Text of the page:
By Geoff Colvin, senior editor-at-large
FORTUNE -- Talk candidly with corporate directors and they'll tell you their No. 1 worry is no longer the economy or the chance of an accounting scandal -- it's activist investors. That's because activists have taken on a new role this year, proving they can influence the world's largest, most famous corporations by buying tiny stakes and then telling the board exactly what they think it's doing wrong.
The change in activists' tactics and influence has been dramatic (see chart below). Just three years ago, the activists' biggest targets were mostly smaller companies in which the activists took significant stakes in order to get the boards' attention. Now no company is too big -- Apple (AAPL), a target of Carl Icahn and David Einhorn's Greenlight Capital, is the world's most valuable company -- and stakes smaller than 1% are often enough to get a hearing with the directors or top executives.
The main reason for activists' new swagger is that they're deploying far more capital than ever (see chart above). Look for the growth to continue so long as activist investing keeps working: Activist funds overall are beating the market, and major pension funds have grown more willing to hand over a chunk of their trillions.
This story is from the October 07, 2013 issue of Fortune.
Progressive has an intelligent, rational, and transparent way to deal with the surplus cash that its operations generate. Apple doesn't.
FORTUNE -- The folks at Apple could learn a lot from Progressive Corp., the auto insurance company made famous by the ubiquitous Flo, star of its endless flow of ads.
Apple doesn't need help from Progressive when it comes to selling products. But Apple could really profit by studying how Progressive deals MOREAllan Sloan, senior editor-at-large - Feb 22, 2013 5:00 AM ET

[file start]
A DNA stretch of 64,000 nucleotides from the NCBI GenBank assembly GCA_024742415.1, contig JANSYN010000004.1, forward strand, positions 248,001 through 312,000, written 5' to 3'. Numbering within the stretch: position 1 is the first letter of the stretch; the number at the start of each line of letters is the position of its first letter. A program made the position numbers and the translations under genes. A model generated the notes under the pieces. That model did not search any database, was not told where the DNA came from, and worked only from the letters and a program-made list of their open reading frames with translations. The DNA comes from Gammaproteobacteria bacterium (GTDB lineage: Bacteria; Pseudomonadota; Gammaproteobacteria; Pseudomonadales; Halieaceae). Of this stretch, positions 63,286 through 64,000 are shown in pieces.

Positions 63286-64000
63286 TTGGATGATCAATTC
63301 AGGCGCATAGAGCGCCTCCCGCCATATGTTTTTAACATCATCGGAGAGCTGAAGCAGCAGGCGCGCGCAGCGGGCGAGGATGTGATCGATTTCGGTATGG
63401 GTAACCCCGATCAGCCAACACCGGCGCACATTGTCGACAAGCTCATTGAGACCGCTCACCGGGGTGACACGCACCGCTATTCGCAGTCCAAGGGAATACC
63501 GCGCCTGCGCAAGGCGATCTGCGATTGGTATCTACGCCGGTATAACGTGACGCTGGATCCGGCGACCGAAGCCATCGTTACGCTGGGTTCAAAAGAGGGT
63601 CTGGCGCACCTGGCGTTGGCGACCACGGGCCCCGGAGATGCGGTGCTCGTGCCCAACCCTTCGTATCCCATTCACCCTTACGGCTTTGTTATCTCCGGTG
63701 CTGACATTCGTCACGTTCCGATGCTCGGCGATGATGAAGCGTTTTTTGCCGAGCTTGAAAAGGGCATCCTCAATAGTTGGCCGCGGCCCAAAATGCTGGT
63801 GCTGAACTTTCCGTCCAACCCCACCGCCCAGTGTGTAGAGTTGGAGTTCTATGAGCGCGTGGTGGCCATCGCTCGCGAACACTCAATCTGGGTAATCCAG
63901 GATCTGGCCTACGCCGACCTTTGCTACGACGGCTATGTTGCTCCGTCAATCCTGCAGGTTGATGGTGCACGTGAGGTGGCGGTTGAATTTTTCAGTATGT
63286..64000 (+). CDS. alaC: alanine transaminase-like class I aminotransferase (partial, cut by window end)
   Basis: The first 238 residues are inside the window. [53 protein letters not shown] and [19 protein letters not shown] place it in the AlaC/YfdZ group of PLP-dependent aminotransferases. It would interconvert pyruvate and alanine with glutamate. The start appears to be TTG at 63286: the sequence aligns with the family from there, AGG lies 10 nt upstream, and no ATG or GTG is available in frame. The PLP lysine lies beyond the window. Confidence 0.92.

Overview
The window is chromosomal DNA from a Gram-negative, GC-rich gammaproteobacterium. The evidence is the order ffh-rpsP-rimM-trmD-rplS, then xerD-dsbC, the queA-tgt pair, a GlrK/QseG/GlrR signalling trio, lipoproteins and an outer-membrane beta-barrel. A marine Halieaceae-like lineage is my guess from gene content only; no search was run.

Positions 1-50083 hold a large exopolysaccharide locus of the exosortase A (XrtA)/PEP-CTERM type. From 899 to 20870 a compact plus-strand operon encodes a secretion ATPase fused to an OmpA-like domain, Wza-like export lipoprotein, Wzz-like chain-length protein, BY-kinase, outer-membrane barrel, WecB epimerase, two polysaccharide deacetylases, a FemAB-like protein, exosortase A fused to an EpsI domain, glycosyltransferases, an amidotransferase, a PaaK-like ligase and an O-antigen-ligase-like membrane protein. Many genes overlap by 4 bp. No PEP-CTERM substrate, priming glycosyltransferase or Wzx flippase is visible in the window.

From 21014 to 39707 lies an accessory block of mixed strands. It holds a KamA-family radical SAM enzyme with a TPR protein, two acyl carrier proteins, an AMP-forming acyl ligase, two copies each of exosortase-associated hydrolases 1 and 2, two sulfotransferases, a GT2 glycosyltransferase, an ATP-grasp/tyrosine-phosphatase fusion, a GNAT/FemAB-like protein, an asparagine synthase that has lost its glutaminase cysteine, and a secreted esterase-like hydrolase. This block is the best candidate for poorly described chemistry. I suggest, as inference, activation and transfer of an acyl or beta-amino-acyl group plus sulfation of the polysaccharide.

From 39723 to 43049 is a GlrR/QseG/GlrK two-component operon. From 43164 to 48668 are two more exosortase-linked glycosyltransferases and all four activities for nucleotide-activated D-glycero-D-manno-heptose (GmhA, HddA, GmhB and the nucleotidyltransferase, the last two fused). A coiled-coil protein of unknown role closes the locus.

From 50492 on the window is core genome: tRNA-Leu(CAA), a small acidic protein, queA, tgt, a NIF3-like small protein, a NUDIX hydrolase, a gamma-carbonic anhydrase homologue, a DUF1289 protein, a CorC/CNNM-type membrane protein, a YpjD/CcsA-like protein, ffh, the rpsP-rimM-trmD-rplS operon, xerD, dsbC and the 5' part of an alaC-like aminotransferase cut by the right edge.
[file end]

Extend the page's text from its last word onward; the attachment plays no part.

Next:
Hedge fund manager's baseball deal has died.
It looks like the closest David Einhorn is going to get to being a NY Met was on Halloween in 1975.
Back in May, the hedge fund manager said that he had agreed to purchase a minority stake in the team for around $200 million. He wouldn't comment on deal specifics, but many speculated that there was some sort of pathway to majority ownership.
Now the MOREDan Primack - Sep 1, 2011 11:48 AM ET
First Microsoft, now the Mets. The Greenlight Capital founder is supporting the teams that no one loves.
FORTUNE -- This year, David Einhorn is throwing his money behind the underdog.
By the end of next month, the founder of hedge fund Greenlight Capital will trade $200 million for a minority stake in the New York Mets, the Major League Baseball team that lives in the shadow of the Yankees and that has missed MOREKatie Benner - May 26, 2011 12:21 PM ET
The Greenlight Capital manager made his name by publicly shorting Lehman Brothers. Now he expects shares of the Florida real estate firm to fall.
By Scott Cendrowski, reporter
David Einhorn is double-dipping his short ideas.
At the 6th annual Value Investing Congress on Wednesday, the noted short-seller presented his 139-slide bearish case against The St. Joe Company (JOE), a Florida real estate firm that made a strong push into residential developments. Einhorn was MOREOct 13, 2010 1:43 PM ET
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